Approaching retirement

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The importance of planning your retirement funding

The introduction of pension simplification rules means you get much greater choice when it comes to how and when to take retirement benefits from pensions. However, the most important thing is to plan your retirement funding strategy in advance.

Anyone investing in a pension should remember that whilst pensions are extremely tax-efficient, it's important to regularly review where your money is invested. This becomes more important as you begin to approach retirement when your investment aims may gradually change from growing the value of your pension fund to protecting it.

Will you want to give up work when you retire?

If so, you need to decide whether you'd like to take up to 25% of the value of your pension funds as a tax-free lump sum (known as the Pension Commencement Lump Sum – PCLS). This can be used for any purpose, even generating additional income, although HMRC doesn't typically allow PCLS to be reinvested in a pension.

The remaining pension funds are either used to purchase an annuity which provides an income for the life of the annuitant, or generate an income from the funds, which is known as "drawdown."

You don't have to buy an annuity from your pension provider, you can shop around for the best rate. There are a variety of options with an annuity. They can pay a level income or be linked to inflation, or they can include a pension for your spouse that pays an income if you predecease them. There are even "enhanced" or "impaired life" annuities that take into account certain health conditions.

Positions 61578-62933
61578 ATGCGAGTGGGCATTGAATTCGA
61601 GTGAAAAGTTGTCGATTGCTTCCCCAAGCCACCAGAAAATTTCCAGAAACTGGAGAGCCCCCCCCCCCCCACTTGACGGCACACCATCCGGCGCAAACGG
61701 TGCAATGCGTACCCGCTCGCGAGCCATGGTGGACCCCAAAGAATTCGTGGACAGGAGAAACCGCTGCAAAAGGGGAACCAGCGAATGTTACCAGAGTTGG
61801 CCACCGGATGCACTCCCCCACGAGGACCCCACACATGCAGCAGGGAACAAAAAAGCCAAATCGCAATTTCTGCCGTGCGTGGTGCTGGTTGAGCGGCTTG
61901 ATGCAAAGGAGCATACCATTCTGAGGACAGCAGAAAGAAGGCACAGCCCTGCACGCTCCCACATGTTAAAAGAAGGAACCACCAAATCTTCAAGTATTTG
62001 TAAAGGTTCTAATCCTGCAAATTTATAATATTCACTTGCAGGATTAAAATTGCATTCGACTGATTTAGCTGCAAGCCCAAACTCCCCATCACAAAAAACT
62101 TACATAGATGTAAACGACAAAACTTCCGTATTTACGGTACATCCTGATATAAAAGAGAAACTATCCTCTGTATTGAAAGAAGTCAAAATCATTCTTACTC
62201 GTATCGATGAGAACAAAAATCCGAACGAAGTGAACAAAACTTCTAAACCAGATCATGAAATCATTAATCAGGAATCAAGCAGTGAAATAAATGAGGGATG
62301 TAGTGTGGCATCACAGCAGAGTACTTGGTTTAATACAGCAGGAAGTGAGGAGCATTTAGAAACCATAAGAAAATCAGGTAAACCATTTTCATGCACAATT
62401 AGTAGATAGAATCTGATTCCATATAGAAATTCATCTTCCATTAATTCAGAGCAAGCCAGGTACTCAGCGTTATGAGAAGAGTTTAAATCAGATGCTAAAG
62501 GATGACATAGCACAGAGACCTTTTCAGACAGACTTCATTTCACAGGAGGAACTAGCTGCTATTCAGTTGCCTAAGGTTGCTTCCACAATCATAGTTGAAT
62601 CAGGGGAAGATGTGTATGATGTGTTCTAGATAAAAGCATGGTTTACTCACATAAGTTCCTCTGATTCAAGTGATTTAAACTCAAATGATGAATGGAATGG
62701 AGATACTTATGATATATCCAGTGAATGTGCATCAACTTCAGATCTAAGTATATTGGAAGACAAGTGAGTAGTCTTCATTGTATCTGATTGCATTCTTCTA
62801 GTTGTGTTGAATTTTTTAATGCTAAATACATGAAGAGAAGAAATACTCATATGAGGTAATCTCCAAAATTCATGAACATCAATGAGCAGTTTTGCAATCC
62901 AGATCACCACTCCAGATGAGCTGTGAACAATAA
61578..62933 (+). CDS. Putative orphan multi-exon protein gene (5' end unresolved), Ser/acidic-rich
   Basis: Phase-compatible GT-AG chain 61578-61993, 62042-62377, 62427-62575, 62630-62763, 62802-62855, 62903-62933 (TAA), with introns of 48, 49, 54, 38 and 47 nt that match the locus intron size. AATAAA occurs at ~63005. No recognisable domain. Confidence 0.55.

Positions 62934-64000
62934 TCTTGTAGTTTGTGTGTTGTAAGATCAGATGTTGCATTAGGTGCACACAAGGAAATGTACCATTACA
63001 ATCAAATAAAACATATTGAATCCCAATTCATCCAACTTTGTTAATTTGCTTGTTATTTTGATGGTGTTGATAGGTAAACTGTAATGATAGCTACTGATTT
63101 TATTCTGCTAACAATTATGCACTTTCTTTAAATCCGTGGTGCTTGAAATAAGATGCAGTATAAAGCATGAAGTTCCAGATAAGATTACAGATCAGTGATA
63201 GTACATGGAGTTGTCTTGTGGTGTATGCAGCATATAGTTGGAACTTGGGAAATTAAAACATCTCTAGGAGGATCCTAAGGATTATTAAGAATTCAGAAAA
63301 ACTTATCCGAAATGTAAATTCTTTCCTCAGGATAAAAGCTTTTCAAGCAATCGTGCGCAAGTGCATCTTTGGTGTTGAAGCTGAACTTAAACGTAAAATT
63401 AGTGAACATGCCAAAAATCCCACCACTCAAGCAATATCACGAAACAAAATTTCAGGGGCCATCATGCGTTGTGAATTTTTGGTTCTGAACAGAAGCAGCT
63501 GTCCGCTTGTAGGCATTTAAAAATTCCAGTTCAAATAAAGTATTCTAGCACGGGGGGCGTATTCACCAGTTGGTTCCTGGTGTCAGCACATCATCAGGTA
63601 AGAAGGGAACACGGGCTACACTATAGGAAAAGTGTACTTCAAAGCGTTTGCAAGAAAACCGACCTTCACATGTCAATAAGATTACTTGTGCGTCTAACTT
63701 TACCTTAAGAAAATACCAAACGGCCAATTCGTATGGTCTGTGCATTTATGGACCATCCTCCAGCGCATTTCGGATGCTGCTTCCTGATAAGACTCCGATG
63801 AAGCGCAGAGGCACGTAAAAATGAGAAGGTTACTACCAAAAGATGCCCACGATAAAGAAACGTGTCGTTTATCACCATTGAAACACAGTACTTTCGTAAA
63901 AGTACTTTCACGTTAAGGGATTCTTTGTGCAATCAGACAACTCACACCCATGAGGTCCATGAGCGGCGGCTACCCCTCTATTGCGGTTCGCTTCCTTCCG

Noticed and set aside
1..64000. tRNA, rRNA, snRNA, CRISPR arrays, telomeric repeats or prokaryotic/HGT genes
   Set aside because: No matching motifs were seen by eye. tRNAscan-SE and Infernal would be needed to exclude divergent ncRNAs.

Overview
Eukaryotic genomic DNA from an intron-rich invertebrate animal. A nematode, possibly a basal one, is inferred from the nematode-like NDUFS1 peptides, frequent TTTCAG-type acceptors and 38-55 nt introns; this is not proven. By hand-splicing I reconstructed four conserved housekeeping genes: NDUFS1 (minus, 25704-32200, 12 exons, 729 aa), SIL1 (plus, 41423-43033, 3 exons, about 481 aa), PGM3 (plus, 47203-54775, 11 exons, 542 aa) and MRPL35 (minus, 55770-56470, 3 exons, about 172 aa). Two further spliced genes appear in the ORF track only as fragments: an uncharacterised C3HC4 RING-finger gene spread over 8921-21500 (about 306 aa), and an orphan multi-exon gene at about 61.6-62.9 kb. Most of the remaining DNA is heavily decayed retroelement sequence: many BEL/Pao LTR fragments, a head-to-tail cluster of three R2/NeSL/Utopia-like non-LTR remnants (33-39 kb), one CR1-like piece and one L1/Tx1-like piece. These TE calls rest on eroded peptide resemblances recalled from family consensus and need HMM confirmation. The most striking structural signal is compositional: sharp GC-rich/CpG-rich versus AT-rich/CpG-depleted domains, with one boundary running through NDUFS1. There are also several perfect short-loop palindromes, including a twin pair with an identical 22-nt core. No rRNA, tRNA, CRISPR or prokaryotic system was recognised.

Drawdown has two variants. Before age 75, an "unsecured" pension allows an income to be drawn from the pension pot; this income can range from zero to a specified maximum and this is reviewed every five years. After age 75, there are both specified minimum and maximum amounts that must be drawn and this is reviewed annually. Some people have used the flexibility of drawdown to delay making a purchase of an annuity until later as they anticipate an increase in interest rates may drive an improvement in annuity rates.

It's possible to arrange to draw benefits in a mixed combination of PCLS and annuities to create a "phased retirement".

Try our Planning your retirement tool

Your financial adviser will be able to discuss all these options with you.

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Everyone's circumstances are different and what applies to one person may not be right for someone else. The suggestions above are based on a general assumption of each circumstance and they are not intended to provide advice or recommendation.